The UGC on Tuesday approved new regulations, including one on freeing top-ranking institutions from the regulator’s control. The ‘UGC (Categorization of Universities for Grant of Graded Autonomy ) Regulations aims to provide greater autonomy to institutions based on their NAAC accreditation score.
Universities either accredited by NAAC with a score of at least 3.5 or ranked in the top 50 institutions of National Institutions Ranking Framework (NIRF) for two consecutive years will be parked in ‘Category I’. Universities in this category will be free to start a new course, department and school without UGC’s approval. They will also be exempt from UGC’s regular inspections and can collaborate with foreign educational institutions without the regulator’s permission. Their performance will be reviewed based on self-reporting.
To be eligible for ‘Category II’, universities should either have been accredited by NAAC with a score between 3.01 and 3.49 or ranked between 51 and 100 in the NIRF ranking. Although such universities will also be exempt from UGC’s regular inspections, they will be subject to stricter control in comparison to ‘Category I’ institutions. So, ‘Category II’ universities will need the UGC’s permission to sign MoUs with foreign universities. Their performance will be reviewed by a peer group.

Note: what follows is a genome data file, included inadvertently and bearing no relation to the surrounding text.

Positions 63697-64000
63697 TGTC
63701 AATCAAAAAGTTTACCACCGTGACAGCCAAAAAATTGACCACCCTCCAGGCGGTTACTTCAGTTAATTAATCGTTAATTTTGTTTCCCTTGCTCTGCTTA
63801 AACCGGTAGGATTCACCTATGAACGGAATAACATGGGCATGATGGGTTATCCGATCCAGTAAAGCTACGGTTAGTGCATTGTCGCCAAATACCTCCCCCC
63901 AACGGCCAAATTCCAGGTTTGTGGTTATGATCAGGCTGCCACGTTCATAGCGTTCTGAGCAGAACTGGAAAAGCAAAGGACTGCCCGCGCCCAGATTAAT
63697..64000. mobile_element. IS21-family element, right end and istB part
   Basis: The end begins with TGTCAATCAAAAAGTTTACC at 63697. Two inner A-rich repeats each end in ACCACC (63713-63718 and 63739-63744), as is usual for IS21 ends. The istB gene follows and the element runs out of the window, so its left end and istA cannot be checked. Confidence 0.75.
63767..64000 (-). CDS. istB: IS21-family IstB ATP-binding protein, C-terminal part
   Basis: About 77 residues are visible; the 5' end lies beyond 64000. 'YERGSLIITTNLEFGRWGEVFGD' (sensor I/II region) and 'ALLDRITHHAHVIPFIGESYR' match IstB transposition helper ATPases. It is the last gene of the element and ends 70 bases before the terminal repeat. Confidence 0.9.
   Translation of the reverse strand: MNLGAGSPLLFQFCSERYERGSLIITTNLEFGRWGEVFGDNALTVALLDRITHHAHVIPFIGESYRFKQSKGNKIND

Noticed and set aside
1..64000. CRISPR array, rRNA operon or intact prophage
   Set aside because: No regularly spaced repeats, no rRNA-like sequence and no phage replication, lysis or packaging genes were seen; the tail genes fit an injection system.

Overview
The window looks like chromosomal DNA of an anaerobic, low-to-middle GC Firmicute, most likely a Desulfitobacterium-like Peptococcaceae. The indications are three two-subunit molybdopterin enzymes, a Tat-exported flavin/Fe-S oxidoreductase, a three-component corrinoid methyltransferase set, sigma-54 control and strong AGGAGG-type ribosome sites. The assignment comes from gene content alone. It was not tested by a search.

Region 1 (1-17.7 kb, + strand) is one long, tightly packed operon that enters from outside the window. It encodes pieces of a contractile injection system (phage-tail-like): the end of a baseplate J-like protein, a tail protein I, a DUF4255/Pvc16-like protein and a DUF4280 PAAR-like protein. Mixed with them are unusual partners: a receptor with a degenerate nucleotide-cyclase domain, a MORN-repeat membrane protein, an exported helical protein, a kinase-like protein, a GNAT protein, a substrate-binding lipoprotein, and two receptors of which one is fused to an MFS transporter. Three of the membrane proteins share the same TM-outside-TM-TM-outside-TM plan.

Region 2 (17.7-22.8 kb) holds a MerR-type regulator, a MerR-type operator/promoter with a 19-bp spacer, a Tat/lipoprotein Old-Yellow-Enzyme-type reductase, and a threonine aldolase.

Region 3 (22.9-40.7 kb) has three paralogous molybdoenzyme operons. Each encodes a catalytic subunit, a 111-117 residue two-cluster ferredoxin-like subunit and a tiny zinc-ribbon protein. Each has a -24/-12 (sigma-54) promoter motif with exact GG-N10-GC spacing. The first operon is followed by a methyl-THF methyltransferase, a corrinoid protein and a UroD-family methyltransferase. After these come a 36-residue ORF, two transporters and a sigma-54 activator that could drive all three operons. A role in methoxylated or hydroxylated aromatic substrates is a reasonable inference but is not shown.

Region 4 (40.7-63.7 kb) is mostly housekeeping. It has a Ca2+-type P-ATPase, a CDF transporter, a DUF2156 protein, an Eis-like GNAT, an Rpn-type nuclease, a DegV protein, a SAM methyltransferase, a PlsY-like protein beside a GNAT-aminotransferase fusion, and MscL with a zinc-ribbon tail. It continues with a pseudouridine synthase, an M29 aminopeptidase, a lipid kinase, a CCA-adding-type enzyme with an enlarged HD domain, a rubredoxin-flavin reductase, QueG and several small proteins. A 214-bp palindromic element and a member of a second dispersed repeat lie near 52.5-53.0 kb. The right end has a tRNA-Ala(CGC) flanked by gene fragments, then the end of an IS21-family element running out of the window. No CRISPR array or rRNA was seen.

Institutions categorised as ‘Category III’ will be the most regulated universities. They will not enjoy any of the exemptions granted to their counterparts in ‘Category I & II’. On Tuesday, the commission also approved a regulation that permits third-party agencies other than NAAC to accredit higher education institutions.
According to sources, the government is keen that IITs and IIMs also get involved in it. In fact, the former have agreed to set up a Section 8 company for the purpose and volunteer their teachers for mapping the academic credentials of the institution. Before the regulation was passed, accreditation was the sole preserve of NAAC.